Fraud

Only available on StudyMode
  • Download(s) : 113
  • Published : January 30, 2013
Open Document
Text Preview
Forensic Accounting in New Zealand: Exploring the gap between education and practice.

Jennette Boys
Auckland University of Technology, New Zealand

Abstract

‘Accounting practice has always been concerned with fraud’ (Lehman & Okcabol, 2005)

The global business environment is rapidly changing and this has resulted in evolutionary changes in the skills accountants need to meet the requirements of their clients so they can continue to add value to their businesses. The role of the accountant has altered, they are no longer required to be just scorekeepers, accountants now need specialised skills to meet their clients’ changing needs. Accountants can work in expert areas such as forensic accounting and will need specialist technical skills in this area. Over the last decade the demand for forensic accountants has rose dramatically (de Lorenzo, 1993), and has continued to grow at a rapid rate into the 21st Century.

As a response to the changes in the business environment, accounting educators have been asked to change the content and curriculum and methods of delivery in accounting education. It was considered that accounting education had not kept pace with the constant changes within the business arena (Accounting Education Exchange Commission (AECC), 1990; AAA, 1986; Albrecht and Sack, 2000). What has been highlighted is that the accounting profession must look to the future requirements of organisations, and meet these requirements with professionals that have been educated in a way that serves the needs of organisations and society. In order to meet this, accounting educators have focused on developing an emphasis on broad generic business skills rather than specific technical skills, in order to provide transferable skills that will suit a variety of accounting roles required in business (Albrecht and Sack, 2000). In New Zealand, NZICA responded to these calls by significantly changing its admissions policy including a compulsory liberal studies component. This liberal studies component was to contribute to the development of those broad generic business skills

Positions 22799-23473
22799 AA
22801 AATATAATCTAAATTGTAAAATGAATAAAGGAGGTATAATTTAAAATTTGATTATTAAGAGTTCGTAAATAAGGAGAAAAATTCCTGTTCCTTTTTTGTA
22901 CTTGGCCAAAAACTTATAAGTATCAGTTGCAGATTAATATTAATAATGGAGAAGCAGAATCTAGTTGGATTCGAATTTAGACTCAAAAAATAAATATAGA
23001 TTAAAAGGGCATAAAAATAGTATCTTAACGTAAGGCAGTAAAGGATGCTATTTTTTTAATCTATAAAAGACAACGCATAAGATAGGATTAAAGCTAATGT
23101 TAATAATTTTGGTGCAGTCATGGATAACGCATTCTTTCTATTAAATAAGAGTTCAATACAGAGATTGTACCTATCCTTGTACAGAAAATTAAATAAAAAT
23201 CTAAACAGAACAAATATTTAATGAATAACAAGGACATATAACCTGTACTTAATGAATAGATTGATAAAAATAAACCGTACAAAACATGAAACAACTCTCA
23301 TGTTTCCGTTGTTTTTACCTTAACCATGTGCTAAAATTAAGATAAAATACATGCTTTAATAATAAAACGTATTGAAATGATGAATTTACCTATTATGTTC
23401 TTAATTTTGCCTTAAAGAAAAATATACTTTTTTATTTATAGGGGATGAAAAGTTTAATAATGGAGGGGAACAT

The aim of this study was to identify what technical skills and general capabilities forensic accountants require and to determine whether there is a gap between what forensic practitioners identify as important skills and capabilities and the learning outcomes and competencies of accounting education as prescribed for qualification as a professional accountant in the academic component of the admission policy of NZICA.

INTRODUCTION

The global business environment is rapidly changing and this has resulted in evolutionary changes in the skills accountants need to meet the requirements of their clients so they can continue to add value to their businesses and their clients’ businesses. The role of accountants has altered. They are no longer required just to be scorekeepers; accountants now need specialised skills to meet their clients’ changing needs. They can work in expert areas requiring specific expertise, such as forensic accounting and will need specialist technical skills in these areas.

As a response to these changes in the business environment, accounting educators have been asked to change the content and curriculum and methods of delivery in accounting education. It was considered that accounting education had not kept pace with the constant changes within the business arena (Accounting Education Exchange Commission (AECC), 1990; AAA, 1986; Albrecht and Sack, 2000). What has been highlighted is that the accounting profession must look to the future requirements of organisations and meet these requirements with professionals that have been educated in a way that serves the needs of organisations and society. In order to meet this need, accounting educators have focused on developing an emphasis on broad generic business skills rather than specific technical skills, to provide transferable...
tracking img